What Is Primary Immunodeficiency Disease (PID)?

16 December, 2020

Plasma therapies help treat a plethora of rare diseases, but Primary Immunodeficiency Diseases (PID) almost always make the top of the list.  

What are they? Let’s take a look. 

What is PID? 

Immune diseases are diseases caused by an immune system that is ill-functioning or missing a few crucial parts. When these changes are caused by a genetic mutation or inherited by a parent (hereditary), the diseases are referred to as Primary Immunodeficiency Diseases (PID).  

PID is rare. In the US, the condition affects 1 in 2,00,000 to 1 in 2,50,000 people. It is not contagious and, as explained, its causes are genetic or hereditary.  

Signs of PID 

Since PIDs are caused by a compromised immune system, they cause their patients to suffer from severe and recurrent bouts of different infections.  

The most common symptoms of PIDs are:  

  • Ear infections 

  • Throat infections 

  • Sinus infections 

  • Lung infections, such as pneumonia 

  • Skin infections 

Now and then, some of these infections might affect us as well. However, in a patient of PID, the infections are severe, persistent, and recurrent.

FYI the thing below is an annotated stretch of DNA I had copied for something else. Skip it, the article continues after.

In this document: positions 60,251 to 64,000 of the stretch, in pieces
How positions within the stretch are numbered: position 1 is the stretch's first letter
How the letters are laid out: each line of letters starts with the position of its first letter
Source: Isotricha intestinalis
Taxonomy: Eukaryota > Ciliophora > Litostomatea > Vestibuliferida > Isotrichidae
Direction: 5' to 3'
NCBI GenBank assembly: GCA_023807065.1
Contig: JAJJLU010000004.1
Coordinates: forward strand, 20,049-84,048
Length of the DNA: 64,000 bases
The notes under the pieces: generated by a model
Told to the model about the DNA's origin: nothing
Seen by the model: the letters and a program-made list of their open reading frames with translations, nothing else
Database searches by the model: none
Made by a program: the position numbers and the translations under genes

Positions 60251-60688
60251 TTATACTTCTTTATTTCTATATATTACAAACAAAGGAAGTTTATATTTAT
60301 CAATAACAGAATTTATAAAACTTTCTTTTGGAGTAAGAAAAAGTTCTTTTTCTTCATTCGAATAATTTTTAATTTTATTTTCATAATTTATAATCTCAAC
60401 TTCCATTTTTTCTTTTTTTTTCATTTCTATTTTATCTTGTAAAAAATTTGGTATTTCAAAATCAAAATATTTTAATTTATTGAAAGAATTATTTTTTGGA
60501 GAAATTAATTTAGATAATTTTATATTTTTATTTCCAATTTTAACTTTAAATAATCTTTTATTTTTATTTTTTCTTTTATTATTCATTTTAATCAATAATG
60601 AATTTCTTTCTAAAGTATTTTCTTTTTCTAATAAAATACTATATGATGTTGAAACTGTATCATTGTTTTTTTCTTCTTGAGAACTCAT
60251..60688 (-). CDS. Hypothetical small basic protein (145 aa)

In fact, the infections can be so severe that they often affect the heart and the nervous system as well. In many, it also increases the risk of certain cancers.  

Causes of PID 

Our immune system is a highly complex network of myriad cells and proteins. The job of our immune system is to fight infections, and this is carried out by a highly complex interplay of these cells and proteins. 

For the sake of simplicity, we can say that the proteins — or what are called immunoglobulins — help identify the disease-causing foreign microbe that has entered our body by 'marking' it, and the cells — T Cells — are then deployed by the immune system to detect and destroy it. 

However, patients of PID lack one or several kinds of these cells and proteins. As a consequence, their immune system is incapable of getting rid of disease-causing bacteria or viruses. 

And being a highly complex network, the absence of one or a few of its parts, in different orders, results in different conditions. In fact, PIDs are a cluster of more than 350 rare diseases! More and more are being discovered even today. 

How Can You Help 

Since immunoglobulins are found in your plasma, donating it means donating them as well. 

Indeed, plasma therapies are nothing but separated and concentrated forms of these proteins. 

The therapies provide the patients with an external supply of those proteins their immune system lacks, thereby enabling them to live a much healthier and happier life. 

Donating plasma then is to make a real difference in the world. 

Want to donate plasma? Find more information here

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